Collaboration via Smart-phone

Collaboration via Smart-phones (Original Audio Script): Modified to suit Video Presentation.
References included.

Module 6 Course (EDUC – 7102 – 2) Cecil Mittoo Date Created: 11/13/2011

Introduction: Smart-phone Technology for Students
Cognitive learning is fast being adopted for our K-12 population. The currency of this thought is being backed by the availability of technology inside the class room and technology coming inside the classroom. When I say technology coming inside the classroom I am not referring to the internet and the World Wide Web. The Internet and the World Wide Web is like the I-95, they are a given. The Smart-phone is the technology that is quietly slipping through the classroom doors and sometimes they do surface to interrupt our lessons. But why are students bringing their technology inside the classroom? That’s because parents are buying their kids small technologies so they can communicate and keep in touch. Can we disagree? Maybe, but that does not change the pragmatic situation. According to McGrath (2011) with reference to “Strategic Trends,” “Today’s parents want quick and reliable access to their children and they are not concerned with spending hundreds of dollars to purchase the latest Smart-phones and ensure this is possible.” McGrath further postulates that “So rather than banning Smart-phones from classrooms, we need to harness the power of the Smart- phones and engage students in learning using technology they have. He believes “the youth of this generation want to access the latest knowledge and there’s no better means than the Smart-phone.”

Smart-phones Description and Software Technology
Smart-phones are flooding the consumers market with all makes and brands. A Smart-phone is a high-end mobile phone that provides almost the same features as a computer. They carry 3G, 4G, and higher broad band technology. Smart-phone combines the functions of a Personal Digital Assistant (PDA) and a mobile phone. Today’s models typically also serve as portable media player and camera phones with high-resolution touch-screens, web browsers that can access, and properly display standard web pages rather than just mobile-optimized sites, GPS navigation and WI-Fi. talking on the phone and text messaging has become crucial since the phone has begun to exist and that’s because it’s easier with a mobile phone to communicate.

Some Smart-phones are equipped with miniature keyboards that can be used for typing. They have large enough screens that allow clear and crisp pictures of photos and videos.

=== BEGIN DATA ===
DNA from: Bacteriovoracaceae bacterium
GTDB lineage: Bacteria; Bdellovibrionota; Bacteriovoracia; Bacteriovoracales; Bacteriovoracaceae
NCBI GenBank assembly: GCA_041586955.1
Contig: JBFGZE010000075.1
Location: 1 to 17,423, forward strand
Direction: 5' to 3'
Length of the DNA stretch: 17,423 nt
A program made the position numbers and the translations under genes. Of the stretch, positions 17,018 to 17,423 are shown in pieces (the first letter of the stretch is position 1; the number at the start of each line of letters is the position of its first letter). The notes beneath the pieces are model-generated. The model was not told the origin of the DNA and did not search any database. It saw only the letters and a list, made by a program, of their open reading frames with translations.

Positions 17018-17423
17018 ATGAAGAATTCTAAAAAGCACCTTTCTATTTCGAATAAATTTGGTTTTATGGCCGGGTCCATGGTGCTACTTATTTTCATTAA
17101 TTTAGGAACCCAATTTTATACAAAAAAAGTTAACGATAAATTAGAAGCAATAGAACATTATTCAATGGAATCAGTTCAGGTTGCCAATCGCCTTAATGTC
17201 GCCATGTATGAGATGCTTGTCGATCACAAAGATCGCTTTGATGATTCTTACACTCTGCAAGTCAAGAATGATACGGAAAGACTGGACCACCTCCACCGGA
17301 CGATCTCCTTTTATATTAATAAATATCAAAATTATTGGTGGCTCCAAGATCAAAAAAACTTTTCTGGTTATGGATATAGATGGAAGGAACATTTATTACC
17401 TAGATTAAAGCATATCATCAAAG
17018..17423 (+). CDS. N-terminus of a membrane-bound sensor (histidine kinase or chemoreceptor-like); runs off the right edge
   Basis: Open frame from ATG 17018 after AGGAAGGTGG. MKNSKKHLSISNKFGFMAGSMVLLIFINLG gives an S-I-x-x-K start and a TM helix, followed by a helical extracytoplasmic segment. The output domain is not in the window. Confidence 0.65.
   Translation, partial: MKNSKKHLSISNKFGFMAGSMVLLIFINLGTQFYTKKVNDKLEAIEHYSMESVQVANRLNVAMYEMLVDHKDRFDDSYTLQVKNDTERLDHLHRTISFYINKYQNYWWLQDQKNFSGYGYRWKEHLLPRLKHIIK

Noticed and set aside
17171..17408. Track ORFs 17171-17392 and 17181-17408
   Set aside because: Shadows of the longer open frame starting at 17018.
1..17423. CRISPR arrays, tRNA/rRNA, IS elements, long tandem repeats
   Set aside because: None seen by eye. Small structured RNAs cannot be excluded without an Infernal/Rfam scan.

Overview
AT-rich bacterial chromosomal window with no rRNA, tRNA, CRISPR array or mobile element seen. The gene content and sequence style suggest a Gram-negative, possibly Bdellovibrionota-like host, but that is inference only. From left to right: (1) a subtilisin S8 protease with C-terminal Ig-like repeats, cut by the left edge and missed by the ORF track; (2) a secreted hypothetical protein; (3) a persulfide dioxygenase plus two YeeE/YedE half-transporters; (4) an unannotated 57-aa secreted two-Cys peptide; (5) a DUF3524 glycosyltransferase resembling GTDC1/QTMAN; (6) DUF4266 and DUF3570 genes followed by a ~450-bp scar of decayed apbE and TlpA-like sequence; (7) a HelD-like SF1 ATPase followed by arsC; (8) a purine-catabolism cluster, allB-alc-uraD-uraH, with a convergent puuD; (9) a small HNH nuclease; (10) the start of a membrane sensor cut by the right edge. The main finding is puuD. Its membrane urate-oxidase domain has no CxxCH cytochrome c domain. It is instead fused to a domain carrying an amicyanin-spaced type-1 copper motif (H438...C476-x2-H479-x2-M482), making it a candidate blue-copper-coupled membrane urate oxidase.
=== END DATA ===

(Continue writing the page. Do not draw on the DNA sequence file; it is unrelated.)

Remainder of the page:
How can students use the Smart-phones in Education?
With the help of Internet feature and the World Wide Web, the Smart-phone provides students with permanent access to some virtual textbooks. So, instead of using a handout with lots of writing, they can use videos and photos from online sources to share and discuss to make understanding better. Apart from accessing pictures and videos the smart phone can be used to take pictures and videos of lab work such as in Science and work shop procedures. Because there is connection to the Internet the Smart-phone can be used for net working in synchronous and asynchronous learning to include the accessing of Wikes and Blogs. Some smart phones have clear audio sound that can be privatized with an ear-phone. This becomes useful for listening Pod-cast or watch Video-cast. Smart-phones can be used to extend learning from the classroom to the home. Using the computer or lap top provided by the school means that students leave their work in school technology until the next day; but being able to travel with personal technology helps students to have their work for continued learning at home right at their finger tips.

Smart-phones Facilitating Learning Theories and Learning Technology
Students are able to collaborate for defining problems. According to Dr. Dede’s (vodcast) “NeoMillennial” learning is futuristic learning styles for the next generation. One major advantage of NeoMillennial Learning is that it allows learners to collaborate and “find the problem as a team.” Saettler (2004) reminded us that “Knowledge is mediated by the cognitive process produced by technologies.” Dr. Thornburg in his Vodcast on “Miniaturization of Technology” told us of the wide spread use of technology tools to include cell phones. “How this might be used to facilitate learning?” Dr. Thornburg said, “It isn’t obvious how to do that.” Saettler (2004) elicited “Educational Technology is concerned with the total process of Instructional Design and Learning. Active learning is preferred for cognitive development. But with the complex nature of problems are much clearly defined by collaborative interaction. Anderson (2010) postulates that “Constructivists see learners as active rather than passive. Siemens (2004) in Anderson (2010) tells us that “Connectivists theory is for the digital age. Mobile learning is a fairly new concept. According to Hutchinson et al., in Anderson (2010) “Mobile learning is rapidly increasing knowledge building via Smart-phones.”


Laureate Education, Inc. (Executive Producer). (Dr. Chris Dede, 2008). Millennial and NeoMillennial Learning Style. Baltimore: Author. Available from:

Laureate Education, Inc. (Producer). (2008). Educational technology: A historic perspective [Video program]. Available from

Saettler, P. (2004). The evolution of American educational technology. Greenwich, CT: Information Age Publishing.

McGrath, T. (2011).Strategic Trends. Get Smart: Let Students Use Smart-phones in Class. Retrieved from:

Anderson, T. (2010). The theory and Practice of Online Learning. (2nd ed.). Athabasca University, Edmonton

Webopedia. (2011). The Difference Between a Cell phone, Smart phone and a PDA. Retrieved from:

Cecil Mittoo Module 3 Blog: Section 2

Assessing Collaborative Learning     

Collaborative learning is the fundamental structure of online learning community. This asynchronous learning method brings together learners from diverse global community to share their knowledge and experiences. Tran et al. (2007) and Hawkrigg (2007) according to Moisey et al., in Anderson (2010) sees wide spread team building and online projects because of “Virtual teaming with members dispersed over geography, time zone, and functional roles has become common place as result of proliferating communication technology” ( p.441). The wide spread use of communication technology via public use of the internet has been around for more than twenty years. This is a lengthy period for the public to test and try various kinds of technology which today have established a comfort zone. Dr. George Siemens believes that this acquired comfort of the use of communication technology is now a positive impact on online learning. Collaborative interaction among the digital community has transformed the quality of learning that can be achieved.